From the opening frames of “Fruitvale Station,” you know you’re in for a film full of dread and heartbreak. Based on the true story of Oscar Grant, a 22-year-old African American living in Oakland, Calif., the film begins with video captured by a cell phone on New Year’s Day 2009. The footage shows Grant at the Fruitvale train station, face down on the floor with a Bay Area Transit Police Officer on top of him. The video ends with Grant being shot in the back by the officer. He died later that day.
Winner of the Grand Jury prize at this year’s Sundance Film Festival, “Fruitvale Station” chronicles Grant’s final 24 hours of life. A convicted felon, Oscar is trying his best to be a good father and a good man. He wants his relationship with his girlfriend Sophina to work, he’s making an effort to be a positive influence on his daughter and he’s trying to get his job at a supermarket deli back, something he’s too proud to admit he’s lost. As the day goes on, we get quiet glimpses of the man Oscar really is; he comforts a dog in its dying moments after being hit-and-run by a car, plays with his daughter after daycare and he jokingly buys a birthday card with white people on it for his sister. Despite his past, Oscar Grant is a good man, and working on getting better.
That’s what makes “Fruitvale” so unbearably heartbreaking. As Oscar’s life seems to turn a corner for the better, the knowledge of the tragedy to come gives everything leading up to that fateful moment at Fruitvale Station a horrible, grim feeling.
Writer/Director Ryan Coogler, a 26-year-old making his feature-length debut, handles the race relations in “Fruitvale” with a keen eye, making sure to present things as is, instead of pushing the narrative too far in one direction or another. Shooting with mostly hand-held cameras, Coogler lets the story do the talking for him instead of manipulating the cinematography to manipulate what’s on screen. I’m not sure how close to the facts “Fruitvale” is regarding Oscar’s final day of life, but as presented, it seems like an honest portrayal of life as an African-American male. When Oscar offers to help a white woman with an order at the deli, she instinctively takes a step back. Instead of being offended, he takes it in stride and helps her anyways, even going so far as to call his grandmother for help. Its just another day in the life for Oscar. Michael B. Jordan, who impressed in “Friday Night Lights” and “Chronicle,” is nothing short of electric as Oscar. One second he’s a gentle, loving son to his mother, the very next a ferocious tiger, ready to defend himself at all costs. Its breathtaking to see how fast he goes from one end of the spectrum to another.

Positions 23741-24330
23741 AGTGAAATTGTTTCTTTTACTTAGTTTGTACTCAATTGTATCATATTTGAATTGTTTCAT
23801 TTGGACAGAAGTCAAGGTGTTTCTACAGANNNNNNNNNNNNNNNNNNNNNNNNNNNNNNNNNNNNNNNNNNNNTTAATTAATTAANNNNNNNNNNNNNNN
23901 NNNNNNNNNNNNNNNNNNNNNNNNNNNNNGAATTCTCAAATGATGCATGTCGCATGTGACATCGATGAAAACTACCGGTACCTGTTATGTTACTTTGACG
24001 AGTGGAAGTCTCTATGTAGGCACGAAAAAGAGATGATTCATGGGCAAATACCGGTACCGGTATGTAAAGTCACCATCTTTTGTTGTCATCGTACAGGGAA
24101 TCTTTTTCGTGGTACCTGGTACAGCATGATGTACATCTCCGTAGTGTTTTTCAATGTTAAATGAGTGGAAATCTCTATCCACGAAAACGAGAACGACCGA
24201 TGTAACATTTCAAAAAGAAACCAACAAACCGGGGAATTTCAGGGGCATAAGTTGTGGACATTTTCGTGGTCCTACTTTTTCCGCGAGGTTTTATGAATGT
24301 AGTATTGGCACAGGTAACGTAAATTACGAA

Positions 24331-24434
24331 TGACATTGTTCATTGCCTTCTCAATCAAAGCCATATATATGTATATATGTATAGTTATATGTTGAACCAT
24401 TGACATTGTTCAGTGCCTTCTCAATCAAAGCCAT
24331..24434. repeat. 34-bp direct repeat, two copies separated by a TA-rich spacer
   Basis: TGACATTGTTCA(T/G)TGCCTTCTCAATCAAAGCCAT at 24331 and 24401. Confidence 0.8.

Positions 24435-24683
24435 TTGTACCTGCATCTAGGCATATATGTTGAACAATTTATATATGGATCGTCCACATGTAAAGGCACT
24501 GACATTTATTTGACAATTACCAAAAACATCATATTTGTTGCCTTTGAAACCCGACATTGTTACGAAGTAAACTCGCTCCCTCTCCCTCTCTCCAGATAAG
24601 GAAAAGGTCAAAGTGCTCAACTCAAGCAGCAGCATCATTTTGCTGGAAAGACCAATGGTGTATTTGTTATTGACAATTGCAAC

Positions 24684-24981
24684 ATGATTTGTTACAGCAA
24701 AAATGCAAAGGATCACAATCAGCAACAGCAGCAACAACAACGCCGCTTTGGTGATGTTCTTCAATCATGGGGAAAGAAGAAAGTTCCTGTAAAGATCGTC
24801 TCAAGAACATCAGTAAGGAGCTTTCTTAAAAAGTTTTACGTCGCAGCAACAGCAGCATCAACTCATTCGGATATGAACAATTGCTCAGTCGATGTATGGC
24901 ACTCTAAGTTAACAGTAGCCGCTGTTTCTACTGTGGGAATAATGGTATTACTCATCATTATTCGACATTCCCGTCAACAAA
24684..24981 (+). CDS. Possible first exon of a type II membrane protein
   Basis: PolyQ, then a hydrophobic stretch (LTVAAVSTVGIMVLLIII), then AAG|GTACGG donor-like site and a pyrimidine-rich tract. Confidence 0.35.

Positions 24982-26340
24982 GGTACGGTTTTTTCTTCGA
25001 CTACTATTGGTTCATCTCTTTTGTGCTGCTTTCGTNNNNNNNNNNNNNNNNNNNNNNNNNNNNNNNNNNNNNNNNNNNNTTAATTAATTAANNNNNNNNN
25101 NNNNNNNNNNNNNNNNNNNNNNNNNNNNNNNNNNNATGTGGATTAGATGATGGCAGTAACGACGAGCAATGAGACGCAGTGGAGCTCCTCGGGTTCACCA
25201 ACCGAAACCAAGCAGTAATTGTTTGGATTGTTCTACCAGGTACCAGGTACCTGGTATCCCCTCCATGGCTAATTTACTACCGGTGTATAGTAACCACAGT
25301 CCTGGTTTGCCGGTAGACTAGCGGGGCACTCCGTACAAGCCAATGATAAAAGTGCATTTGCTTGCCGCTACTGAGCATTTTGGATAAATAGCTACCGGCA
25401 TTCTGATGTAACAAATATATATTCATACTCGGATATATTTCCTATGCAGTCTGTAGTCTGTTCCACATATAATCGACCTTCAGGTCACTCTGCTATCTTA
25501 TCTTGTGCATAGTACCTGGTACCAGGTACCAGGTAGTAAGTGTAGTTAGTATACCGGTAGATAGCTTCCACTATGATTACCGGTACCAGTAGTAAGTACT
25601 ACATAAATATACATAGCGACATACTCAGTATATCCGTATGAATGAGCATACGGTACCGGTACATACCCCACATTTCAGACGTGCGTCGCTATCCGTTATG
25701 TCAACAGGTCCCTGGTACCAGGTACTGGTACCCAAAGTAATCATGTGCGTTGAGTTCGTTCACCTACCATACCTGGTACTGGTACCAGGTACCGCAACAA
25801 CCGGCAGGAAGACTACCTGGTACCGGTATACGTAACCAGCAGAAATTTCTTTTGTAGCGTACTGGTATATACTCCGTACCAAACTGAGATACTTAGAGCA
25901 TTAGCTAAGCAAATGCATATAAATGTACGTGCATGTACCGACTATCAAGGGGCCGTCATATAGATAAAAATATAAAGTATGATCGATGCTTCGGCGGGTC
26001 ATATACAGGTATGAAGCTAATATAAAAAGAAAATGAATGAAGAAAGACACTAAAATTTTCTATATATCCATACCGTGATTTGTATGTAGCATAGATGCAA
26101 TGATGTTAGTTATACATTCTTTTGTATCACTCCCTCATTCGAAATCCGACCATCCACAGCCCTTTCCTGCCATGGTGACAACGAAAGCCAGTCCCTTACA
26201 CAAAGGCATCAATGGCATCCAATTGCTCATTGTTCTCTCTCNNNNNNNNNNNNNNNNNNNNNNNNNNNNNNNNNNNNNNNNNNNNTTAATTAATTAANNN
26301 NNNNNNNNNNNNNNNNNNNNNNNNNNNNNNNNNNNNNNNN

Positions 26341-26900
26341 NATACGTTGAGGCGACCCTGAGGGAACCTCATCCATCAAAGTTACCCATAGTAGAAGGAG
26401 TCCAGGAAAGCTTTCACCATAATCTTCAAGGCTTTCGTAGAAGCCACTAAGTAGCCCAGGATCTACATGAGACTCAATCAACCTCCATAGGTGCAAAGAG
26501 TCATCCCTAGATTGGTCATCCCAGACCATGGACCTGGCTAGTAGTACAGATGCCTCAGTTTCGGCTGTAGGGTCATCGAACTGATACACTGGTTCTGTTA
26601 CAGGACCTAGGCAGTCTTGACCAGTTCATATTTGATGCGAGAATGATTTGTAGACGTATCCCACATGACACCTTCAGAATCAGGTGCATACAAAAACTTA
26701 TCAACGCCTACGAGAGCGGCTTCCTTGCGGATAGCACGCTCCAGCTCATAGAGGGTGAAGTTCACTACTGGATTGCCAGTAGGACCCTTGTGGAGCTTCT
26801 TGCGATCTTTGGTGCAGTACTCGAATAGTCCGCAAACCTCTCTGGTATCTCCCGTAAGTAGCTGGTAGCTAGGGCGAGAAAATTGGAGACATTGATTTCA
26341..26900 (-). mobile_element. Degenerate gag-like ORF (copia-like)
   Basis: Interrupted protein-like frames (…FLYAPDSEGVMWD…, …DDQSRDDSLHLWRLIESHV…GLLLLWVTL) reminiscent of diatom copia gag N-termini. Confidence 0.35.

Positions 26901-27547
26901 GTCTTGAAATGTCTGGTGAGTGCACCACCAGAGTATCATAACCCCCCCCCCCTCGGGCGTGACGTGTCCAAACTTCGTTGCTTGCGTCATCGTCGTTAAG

“Fruitvale Station” is an important film, taking on even greater relevance given the recent trial of Trayvon Martin in Flordia. A wake-up call to anyone unaware of what its like to be a young African-American male in America, “Fruitvale” makes it clear everyone deserves a chance to lead a good life regardless of skin color, and how quickly things can come crashing down if people give in to their fears, especially regarding race.